When I look at the current 401(K)/403(B) litigation crisis, I see one dominant theme- cost-inefficiency. When I say cost-efficiency, I mean both in terms of unnecessary fees/costs and in the overall design of most plans, especially with regard to the number of cost-inefficient investment options offered.

In Tibble, SCOTUS recognized the Restatement of Trusts (Restatement) as a viable resource in resolving fiduciary issues. The two dominant themes throughout the Restatement are diversification, as a means of risk management, and cost consciousness/cost-efficiency.

A couple of years ago I created a simple metric, the Active Management Value Ratio. (AMVR) The AMVR is based primarily on the concepts set out in Charles D. Ellis’ classic, “Winning the Loser’s Game.” I actually discovered Ellis’ classic in 1985, back when it was still titled “Investment Policy: Winning the Loser’s Game.” Ellis’ book forever changed the way I think about investing.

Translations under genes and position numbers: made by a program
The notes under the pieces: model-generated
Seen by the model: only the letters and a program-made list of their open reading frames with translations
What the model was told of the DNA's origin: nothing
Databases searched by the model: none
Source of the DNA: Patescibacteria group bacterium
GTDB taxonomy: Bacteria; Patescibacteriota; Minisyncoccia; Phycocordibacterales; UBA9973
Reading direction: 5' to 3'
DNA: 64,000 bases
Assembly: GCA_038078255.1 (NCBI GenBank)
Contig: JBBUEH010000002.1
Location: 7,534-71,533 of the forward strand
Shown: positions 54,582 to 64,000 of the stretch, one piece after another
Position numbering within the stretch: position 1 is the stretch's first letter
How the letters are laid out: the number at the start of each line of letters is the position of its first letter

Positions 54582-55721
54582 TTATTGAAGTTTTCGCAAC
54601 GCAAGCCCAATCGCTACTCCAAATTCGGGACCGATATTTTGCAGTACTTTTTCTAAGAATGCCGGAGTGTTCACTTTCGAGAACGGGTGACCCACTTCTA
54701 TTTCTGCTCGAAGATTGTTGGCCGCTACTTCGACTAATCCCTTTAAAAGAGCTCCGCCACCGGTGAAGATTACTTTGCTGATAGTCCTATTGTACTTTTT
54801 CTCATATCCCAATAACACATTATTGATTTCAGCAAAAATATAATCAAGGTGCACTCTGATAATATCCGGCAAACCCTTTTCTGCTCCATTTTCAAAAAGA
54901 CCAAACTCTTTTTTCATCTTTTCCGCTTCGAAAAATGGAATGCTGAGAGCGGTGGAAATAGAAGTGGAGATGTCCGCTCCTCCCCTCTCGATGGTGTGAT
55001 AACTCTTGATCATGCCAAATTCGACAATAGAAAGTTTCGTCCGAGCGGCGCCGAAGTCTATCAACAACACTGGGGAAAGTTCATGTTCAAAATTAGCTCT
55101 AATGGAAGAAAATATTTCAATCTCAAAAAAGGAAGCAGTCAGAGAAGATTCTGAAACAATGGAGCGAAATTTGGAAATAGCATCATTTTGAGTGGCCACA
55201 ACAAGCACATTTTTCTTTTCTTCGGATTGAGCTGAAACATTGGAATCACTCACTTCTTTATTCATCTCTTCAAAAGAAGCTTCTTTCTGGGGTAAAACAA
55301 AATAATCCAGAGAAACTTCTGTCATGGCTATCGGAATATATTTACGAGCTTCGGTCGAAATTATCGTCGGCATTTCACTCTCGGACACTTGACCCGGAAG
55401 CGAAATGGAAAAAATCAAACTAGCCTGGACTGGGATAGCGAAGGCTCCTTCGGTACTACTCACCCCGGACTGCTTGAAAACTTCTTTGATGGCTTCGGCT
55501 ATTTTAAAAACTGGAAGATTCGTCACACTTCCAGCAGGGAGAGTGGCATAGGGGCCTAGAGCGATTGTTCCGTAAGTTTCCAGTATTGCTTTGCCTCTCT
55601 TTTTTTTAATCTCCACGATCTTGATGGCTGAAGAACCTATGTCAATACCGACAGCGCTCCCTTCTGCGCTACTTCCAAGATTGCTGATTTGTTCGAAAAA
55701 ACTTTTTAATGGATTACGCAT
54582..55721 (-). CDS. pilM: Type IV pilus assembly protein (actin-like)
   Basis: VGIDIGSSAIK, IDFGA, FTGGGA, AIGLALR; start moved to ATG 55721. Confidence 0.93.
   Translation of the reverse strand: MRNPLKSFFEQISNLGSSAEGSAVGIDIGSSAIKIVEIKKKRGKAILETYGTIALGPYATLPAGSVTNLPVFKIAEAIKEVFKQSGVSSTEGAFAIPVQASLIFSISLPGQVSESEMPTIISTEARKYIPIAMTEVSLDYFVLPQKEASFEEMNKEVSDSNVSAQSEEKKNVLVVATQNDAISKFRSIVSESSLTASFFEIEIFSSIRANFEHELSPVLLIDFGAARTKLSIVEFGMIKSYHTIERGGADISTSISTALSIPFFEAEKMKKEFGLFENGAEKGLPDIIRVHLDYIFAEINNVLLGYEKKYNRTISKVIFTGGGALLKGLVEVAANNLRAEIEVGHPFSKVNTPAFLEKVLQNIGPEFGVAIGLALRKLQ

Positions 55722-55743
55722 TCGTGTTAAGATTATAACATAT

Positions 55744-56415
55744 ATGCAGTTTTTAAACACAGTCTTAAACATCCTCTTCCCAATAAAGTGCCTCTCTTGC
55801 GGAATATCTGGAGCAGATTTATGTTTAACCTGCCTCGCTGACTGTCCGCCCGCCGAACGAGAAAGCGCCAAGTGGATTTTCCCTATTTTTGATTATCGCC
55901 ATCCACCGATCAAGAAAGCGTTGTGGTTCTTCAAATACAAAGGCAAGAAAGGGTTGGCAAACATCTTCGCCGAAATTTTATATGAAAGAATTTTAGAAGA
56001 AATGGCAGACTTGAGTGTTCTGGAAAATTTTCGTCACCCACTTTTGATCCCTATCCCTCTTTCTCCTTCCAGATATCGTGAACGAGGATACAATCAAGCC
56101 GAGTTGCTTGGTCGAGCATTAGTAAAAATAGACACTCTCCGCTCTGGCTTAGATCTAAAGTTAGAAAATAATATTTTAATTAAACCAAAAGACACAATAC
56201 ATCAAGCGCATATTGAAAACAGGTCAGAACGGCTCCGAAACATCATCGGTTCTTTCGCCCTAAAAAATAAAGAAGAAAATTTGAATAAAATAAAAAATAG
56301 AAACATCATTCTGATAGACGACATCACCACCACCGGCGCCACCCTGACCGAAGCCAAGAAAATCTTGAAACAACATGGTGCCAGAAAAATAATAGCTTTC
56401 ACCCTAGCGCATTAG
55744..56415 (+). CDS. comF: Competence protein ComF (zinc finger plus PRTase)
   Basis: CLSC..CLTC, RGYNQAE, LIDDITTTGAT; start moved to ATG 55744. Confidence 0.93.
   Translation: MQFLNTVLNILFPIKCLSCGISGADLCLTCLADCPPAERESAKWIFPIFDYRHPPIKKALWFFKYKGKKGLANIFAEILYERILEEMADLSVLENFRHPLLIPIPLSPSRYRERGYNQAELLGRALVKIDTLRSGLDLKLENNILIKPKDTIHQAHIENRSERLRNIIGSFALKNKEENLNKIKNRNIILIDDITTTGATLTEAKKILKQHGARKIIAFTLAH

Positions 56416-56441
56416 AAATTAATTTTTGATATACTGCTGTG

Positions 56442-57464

In creating the AMVR, I simply took Ellis’ core concept of comparing incremental costs to incremental returns.

So, the incremental fees for an actively managed mutual fund relative to its incremental returns should always be compared to the fees for a comparable index fund relative to its returns. When you do this, you’ll quickly see that that the incremental fees for active management are really, really high—on average, over 100% of incremental returns!

That simple approach is reflected in the overall simplicity of the calculations required to compute an actively managed fund’s AMVR score. The following AMVR analysis charts show how the basic AMVR only requires the ability to subtract and divide.

In analyzing the AMVR data, the two key questions are:

1. Did the actively managed fund provide a positive incremental return?
2. If so, did the fund’s incremental return exceed the fund’s incremental costs?

If the answer to either of these questions is “no,” the actively managed fund is not cost-efficient, and an imprudent investment choice, relative to the benchmark fund.

The first AMVR analysis compares a fund often found in 401(k) plans, Fidelity Contrafund, K shares (FCNKX), with the Fidelity Large Cap Growth Fund (FSPGX). Since FCNKX failed to provide a positive incremental return relative to FSPGX, our fiduciary prudence analysis can stop.